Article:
For neuroscientist Dr. Martha Havenith, psychedelics are not the only way to explore altered states of consciousness. The Max Planck Research Group Leader at the Ernst Strüngmann Institute for Neuroscience (Frankfurt, Germany) works with voluntary hyperventilation (also referred to as Breathwork) to achieve different perceptions. During her talk at INSIGHT 2021, she explains how exactly rapid breathing works and what effect it causes.
Breathwork has been used by many peoples for thousands of years. These include spiritual techniques like Kundalini Yoga or certain Native American practices, as well as newer or rediscovered variations such as holotropic breathing techniques, consciousness-connected breathing techniques or rebirthing. And although they have different settings and characteristics, they all have a common core principle: They intensify the breath through long and deep inhalation and rapid relaxed exhalation. Crucial to all effective breathing techniques, however, is that inhalation and exhalation are linked.
Normally, people take breaks between inhaling and exhaling. In order to induce altered states of consciousness, experts resort to circular breathing. Here, a long inhalation is followed by a short exhalation. If this is done for some time, the breath becomes faster. According to Havenith, the early effects include the feeling of small pinpricks and a slight dizziness. "But if you keep breathing for a few more minutes, more interesting things begin to happen. Your perception may change ... you may see colours differently than usual.... you may find that parts of your body move without you, feeling that you are consciously controlling them. I've seen people who weren't very athletic suddenly be able to hold crazy yoga figures." For other people, she says, emotions or memories came to the surface that they didn't know of.
"Eventually, there were experiences that I would call visions," Havenith says. She deliberately distinguishes these states of consciousness from the terms hallucination or psychotic symptom. This is because in breathwork, people would also see, feel or hear things that they had not known before, but they would know very well that these things were not physically perceptible. "You might be having a conversation with someone, but you know that that someone is not standing right in front of you. It's more like your brain is processing information in a way based on images and sounds rather than words." This is not a phenomenon that affects only a few people, she said; around 80 to 90% experience unexpected emotions, and 30 to 40% experience visions.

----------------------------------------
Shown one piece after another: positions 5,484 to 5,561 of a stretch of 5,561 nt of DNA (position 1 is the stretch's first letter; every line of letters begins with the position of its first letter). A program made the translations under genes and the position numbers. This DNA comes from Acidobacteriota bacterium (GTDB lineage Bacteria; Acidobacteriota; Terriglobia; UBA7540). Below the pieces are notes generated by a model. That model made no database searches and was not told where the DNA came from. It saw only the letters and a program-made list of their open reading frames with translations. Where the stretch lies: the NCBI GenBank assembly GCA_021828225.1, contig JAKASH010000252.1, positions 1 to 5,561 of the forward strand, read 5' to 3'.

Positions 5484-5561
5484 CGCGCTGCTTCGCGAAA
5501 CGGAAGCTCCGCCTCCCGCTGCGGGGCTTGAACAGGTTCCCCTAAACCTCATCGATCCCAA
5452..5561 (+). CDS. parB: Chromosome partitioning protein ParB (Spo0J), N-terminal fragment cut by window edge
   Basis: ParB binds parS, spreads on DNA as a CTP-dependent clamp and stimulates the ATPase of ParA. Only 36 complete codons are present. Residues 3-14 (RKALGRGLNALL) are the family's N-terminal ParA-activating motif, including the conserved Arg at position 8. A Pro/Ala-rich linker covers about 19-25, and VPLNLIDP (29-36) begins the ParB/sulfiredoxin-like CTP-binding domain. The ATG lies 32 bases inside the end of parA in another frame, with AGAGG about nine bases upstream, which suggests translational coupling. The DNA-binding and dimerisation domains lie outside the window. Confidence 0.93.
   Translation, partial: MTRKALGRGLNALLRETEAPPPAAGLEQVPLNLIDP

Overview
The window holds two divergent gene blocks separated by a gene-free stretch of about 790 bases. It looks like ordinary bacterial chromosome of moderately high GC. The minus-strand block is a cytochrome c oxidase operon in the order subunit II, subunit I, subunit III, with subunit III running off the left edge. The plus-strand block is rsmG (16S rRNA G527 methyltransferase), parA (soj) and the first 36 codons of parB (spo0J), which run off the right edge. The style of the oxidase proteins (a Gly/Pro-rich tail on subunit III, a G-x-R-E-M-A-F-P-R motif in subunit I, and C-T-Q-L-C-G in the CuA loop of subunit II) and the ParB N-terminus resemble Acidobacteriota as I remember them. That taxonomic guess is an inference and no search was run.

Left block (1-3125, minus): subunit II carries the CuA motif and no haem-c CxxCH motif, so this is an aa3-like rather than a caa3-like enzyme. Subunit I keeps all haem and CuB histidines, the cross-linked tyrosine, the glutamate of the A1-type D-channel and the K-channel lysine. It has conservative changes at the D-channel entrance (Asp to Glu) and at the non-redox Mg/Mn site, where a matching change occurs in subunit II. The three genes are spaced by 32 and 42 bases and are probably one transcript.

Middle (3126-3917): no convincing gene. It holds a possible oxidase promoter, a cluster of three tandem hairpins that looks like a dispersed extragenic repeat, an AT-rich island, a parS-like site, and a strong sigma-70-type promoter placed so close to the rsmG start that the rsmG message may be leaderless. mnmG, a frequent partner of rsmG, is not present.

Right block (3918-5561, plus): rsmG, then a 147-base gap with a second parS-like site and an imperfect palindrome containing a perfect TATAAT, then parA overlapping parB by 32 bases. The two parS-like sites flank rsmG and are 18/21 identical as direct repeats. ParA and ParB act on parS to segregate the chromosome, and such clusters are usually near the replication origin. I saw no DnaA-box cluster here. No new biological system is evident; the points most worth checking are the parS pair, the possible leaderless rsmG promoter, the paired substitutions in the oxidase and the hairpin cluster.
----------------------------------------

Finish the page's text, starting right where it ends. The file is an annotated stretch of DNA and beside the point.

Based on the various pieces of information, Havenith and colleagues in other publications put forward a kind of conspiracy theory as to how breathwork works. The physiological effects of circular breathing are well documented in studies. For example, the oxygen content in the blood increases and the CO2 content decreases, the pH value of the blood becomes more alkaline, the blood vessels constrict, the heart rate and cortisol increase. A study by Bednarczyk in 1990 shows the effect: More CO2 leads to higher cortical blood flow. "This is where we start to speculate that this could be beyond conscious control and this is the reason why," Havenith says.
Does breathwork have a long-term effect on the body and/or mind? A paper on the long-term effects was published last year by the neuroscientists Brouwer and Carhart-Harris. For Havenith, this is important work. According to the authors, mental states can be induced in the brain that could support rapid and profound learning and mediate psychological changes.
Conscious breathing would increase neuronal activity, which in some cases could even help to process trauma, anxiety or depression. A great advantage of breathwork is that it works without substances and can be accessed by anyone, anytime, anywhere. It is also always under one's own control and the dynamics can be changed individually. Those who feel overwhelmed by the many impressions can stop at any time. Psychedelics do not offer that.